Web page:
Probability Measure

Let us return to the Texas lotto example. The odds, or probability, of winning are 1 /N for each valid combination rnj of six numbers; hence, if you play n different valid number combinations {«jl, …,Mjn}, the probability of winning is n/N:P({«^,}) = n/N. Thus, in the Texas lotto case the probability P(A), A e &, is given by the number n of elements in the set A divided by the total number N of elements in ^. In particular we have P(Q) = 1, and if you do not play at all the probability of winning is zero: P(0) = 0.

The function P(A), A e &, is called a probability measure. It assigns a number P(A) e [0, 1] to each set A e &. Not every function that assigns numbers in [0,1] to the sets in & is a probability measure except as set forth in the following definition:

Definition 1.3: A mapping P: & ^ [0, 1] from a a-algebra & of subsets of a set ft into the unit interval is a probability measure on {ft, &} if it satisfies the following three conditions: For all A e &, P(A) > 0,

P (ft) = 1,

 (

re

Д A0=£P (-A)

Recall that sets are disjoint if they have no elements in common: their inter­sections are the empty set.

The conditions (1.8) and (1.9) are clearly satisfied for the case of the Texas lotto. On the other hand, in the case under review the collection & of events contains only a finite number of sets, and thus any countably infinite sequence of sets in & must contain sets that are the same. At first sight this seems to conflict with the implicit assumption that countably infinite sequences of disjoint sets always exist for which (1.10) holds. It is true indeed that any countably infinite sequence of disjoint sets in a finite collection & of sets can only contain a finite number of nonempty sets. This is no problem, though, because all the other sets are then equal to the empty set 0. The empty set is disjoint with itself, 0П0 = 0, and with any other set, A n0 = 0. Therefore, if & is finite, then any countable infinite sequence of disjoint sets consists of a finite number of nonempty sets and an infinite number of replications of the empty set. Consequently, if & is finite, then it is sufficient to verify condition (1.10) for any pair of disjoint sets Ai, A2 in &, P(Ai U A2) = P(Ai) + P(A2). Because, in the Texas lotto case P(A1 U A2) = (n1 + n2)/N, P(A1) = n1/N, and P(A2) = n2/N, where n1 is the number of elements of A1 and n2 is the number of elements of A2, the latter condition is satisfied and so is condition (1.10).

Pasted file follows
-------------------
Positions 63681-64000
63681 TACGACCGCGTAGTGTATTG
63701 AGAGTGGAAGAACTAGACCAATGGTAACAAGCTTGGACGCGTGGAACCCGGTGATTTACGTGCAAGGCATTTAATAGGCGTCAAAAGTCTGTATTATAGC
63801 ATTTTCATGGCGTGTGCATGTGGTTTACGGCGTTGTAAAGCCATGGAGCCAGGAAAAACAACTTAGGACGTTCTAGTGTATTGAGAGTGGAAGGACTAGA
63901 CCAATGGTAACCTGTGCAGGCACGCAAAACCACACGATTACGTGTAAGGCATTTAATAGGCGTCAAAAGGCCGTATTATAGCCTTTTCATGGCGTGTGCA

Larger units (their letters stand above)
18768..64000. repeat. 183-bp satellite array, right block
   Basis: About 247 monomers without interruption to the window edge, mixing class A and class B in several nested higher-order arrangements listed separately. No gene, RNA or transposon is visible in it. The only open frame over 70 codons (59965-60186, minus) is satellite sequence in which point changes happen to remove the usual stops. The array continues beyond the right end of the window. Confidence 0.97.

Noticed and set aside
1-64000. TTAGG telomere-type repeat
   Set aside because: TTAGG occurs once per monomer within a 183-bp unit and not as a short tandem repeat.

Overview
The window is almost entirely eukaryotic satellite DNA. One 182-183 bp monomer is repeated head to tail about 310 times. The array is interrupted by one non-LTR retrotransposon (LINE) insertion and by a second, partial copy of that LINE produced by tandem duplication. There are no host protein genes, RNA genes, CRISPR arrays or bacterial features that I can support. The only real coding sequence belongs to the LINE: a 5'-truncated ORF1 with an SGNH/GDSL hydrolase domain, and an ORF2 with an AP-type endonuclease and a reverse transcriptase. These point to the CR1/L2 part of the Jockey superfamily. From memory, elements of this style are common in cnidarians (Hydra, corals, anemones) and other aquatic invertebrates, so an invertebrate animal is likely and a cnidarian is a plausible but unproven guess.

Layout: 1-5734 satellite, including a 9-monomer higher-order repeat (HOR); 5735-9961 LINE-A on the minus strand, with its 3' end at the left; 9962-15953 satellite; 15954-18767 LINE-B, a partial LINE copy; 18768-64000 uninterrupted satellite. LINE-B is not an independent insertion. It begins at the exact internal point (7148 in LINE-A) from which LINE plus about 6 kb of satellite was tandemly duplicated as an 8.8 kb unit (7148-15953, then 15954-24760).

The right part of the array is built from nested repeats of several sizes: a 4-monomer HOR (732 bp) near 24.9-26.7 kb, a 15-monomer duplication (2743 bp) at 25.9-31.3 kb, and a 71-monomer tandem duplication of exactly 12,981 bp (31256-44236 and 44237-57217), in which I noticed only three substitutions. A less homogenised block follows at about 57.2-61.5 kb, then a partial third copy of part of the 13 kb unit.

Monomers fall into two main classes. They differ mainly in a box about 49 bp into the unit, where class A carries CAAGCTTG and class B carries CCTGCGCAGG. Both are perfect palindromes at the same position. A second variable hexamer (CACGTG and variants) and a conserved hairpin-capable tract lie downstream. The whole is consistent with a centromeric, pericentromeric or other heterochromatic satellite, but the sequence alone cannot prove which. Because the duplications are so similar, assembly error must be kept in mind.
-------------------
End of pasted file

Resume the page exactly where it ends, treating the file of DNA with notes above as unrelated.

The statistical experiment is now completely described by the triple {ft, &, P}, called the probability space, consisting of the sample space ft (i. e., the set of all possible outcomes of the statistical experiment involved), a a – algebra & of events (i. e., a collection of subsets of the sample space ft such that the conditions (1.5) and (1.7) are satisfied), and a probability measure P: & ^ [0, 1] satisfying the conditions (1.8)-(1.10).

In the Texas lotto case the collection & of events is an algebra, but because & is finite it is automatically a a-algebra.